#AccessforAll recommendation presented to Ontario’s Minister of Finance

March 4, 2020

She was the youngest person in the room, and her presentation was met with resounding applause from the entire audience. Fourteen-year old Anne Pettigrew made an impressive and compelling presentation at last month’s Ontario pre-budget consultations in Scarborough.

Anne presented JDRF’s #AccessforAll recommendation to the Minister of Finance Rod Philips,  Minister for Seniors and Accessibility Raymond Cho, and local Member of Provincial Parliament Aris Babikian by telling her story of how the continuous glucose monitor (CGM) has saved her life on more than one occasion. 

“My family is able to make sacrifices to choose to afford this [device] for me. But not everybody has that luxury. Type 1’s who cannot make the sacrifices still need the technology, still need health security and still deserve life. And CGM’s save lives.”

What is the pre-budget submission process and why is it important?

Ahead of the Budget cycle each year, Ontarians are invited to submit their thoughts, ideas, and recommendations to inform the provincial budget. The government provides several opportunities where individuals, businesses, and organizations can engage in this process. Written submissions, oral presentations, survey responses, and general comments are accepted in late Fallearly Winter, before the official Budget is released in the Spring. This is an important opportunity to tell the government directly about what matters most to the over 96,000 people who live with T1D in the province.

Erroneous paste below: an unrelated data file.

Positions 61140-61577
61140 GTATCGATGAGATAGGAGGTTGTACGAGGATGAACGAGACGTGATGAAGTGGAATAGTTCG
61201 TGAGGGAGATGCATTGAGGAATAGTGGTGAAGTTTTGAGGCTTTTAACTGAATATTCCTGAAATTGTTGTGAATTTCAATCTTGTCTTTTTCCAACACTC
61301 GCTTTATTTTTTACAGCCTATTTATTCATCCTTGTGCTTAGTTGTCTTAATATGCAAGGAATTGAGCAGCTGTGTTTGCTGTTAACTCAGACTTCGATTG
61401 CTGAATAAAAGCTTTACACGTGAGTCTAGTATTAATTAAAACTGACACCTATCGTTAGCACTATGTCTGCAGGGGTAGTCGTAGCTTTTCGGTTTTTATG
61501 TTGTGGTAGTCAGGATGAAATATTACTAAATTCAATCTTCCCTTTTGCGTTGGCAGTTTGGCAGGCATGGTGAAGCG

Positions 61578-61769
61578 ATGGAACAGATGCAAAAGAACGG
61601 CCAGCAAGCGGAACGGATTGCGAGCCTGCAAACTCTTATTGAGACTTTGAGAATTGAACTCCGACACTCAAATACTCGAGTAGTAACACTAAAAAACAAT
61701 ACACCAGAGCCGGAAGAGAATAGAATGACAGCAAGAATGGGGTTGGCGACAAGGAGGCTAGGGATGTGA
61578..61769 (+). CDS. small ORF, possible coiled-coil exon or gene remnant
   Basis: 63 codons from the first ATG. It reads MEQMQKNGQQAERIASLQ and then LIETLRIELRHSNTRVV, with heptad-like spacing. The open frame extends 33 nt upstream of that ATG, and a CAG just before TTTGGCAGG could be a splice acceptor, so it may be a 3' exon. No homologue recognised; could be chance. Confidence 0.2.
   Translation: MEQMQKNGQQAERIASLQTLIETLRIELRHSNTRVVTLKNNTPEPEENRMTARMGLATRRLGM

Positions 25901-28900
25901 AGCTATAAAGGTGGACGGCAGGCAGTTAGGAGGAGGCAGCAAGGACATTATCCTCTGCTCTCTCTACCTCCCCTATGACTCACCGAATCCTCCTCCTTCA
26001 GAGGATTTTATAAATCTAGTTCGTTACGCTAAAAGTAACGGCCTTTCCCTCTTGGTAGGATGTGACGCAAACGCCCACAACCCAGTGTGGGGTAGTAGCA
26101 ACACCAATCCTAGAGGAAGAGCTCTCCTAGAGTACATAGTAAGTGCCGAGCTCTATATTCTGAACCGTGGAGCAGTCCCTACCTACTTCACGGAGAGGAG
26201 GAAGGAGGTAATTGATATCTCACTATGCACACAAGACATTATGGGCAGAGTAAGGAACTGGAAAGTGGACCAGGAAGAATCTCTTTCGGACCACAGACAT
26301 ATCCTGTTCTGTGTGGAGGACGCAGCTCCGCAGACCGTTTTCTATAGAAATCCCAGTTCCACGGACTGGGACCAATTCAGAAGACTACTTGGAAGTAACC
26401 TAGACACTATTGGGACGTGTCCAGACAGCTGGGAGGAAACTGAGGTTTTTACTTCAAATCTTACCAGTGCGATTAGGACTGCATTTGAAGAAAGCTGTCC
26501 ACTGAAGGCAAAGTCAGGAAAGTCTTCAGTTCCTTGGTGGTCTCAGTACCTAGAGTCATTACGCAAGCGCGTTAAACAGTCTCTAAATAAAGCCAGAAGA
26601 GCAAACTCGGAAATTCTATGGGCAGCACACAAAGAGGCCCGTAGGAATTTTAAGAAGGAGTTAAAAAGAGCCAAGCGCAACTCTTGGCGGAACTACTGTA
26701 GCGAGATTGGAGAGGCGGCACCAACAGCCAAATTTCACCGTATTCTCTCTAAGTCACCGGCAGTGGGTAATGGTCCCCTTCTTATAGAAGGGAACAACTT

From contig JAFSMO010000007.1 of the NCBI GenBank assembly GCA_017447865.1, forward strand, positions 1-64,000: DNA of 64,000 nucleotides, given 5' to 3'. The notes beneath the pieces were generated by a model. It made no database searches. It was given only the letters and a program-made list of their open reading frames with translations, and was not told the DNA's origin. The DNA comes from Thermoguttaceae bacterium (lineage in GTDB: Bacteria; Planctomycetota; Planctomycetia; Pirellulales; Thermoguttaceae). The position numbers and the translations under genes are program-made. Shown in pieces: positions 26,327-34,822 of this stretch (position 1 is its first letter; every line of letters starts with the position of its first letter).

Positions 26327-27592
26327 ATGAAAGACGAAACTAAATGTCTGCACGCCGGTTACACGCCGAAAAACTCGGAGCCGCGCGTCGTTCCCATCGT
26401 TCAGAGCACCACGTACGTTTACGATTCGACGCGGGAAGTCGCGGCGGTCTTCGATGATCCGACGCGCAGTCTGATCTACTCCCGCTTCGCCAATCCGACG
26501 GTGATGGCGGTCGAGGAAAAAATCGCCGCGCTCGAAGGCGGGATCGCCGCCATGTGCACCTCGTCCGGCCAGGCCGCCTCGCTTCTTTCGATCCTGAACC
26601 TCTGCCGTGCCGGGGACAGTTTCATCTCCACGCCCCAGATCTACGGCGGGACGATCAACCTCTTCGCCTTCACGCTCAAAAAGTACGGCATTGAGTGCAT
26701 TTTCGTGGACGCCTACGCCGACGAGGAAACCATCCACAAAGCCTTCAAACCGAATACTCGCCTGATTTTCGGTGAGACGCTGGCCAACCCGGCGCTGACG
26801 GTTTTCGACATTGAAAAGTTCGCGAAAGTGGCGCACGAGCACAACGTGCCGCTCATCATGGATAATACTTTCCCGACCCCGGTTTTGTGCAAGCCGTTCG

Recognizing this as an opportunity to have our collective voice heard, JDRF also submitted a written recommendation to ensure our request is considered.

Anne’s remarks not only indicated the importance of how advanced glucose monitors help people live better, but how this investment makes financial sense for the government as well. Severe hypoglycemia alone costs our Ontario health care system more than $5 million annually, adding to the hallway health care problem. Funding these technologies addresses an unmet medical need and is crucial to ending hallway medicine by reducing the economic burden that diabetes imposes on our healthcare system.

Anne’s full presentation below.

Now it’s your turn. Tell your representative how provincial funding for CGM and FGM devices will help people with type 1 diabetes live healthier, easier, safer lives. Click here to send them a message now – and join the movement.

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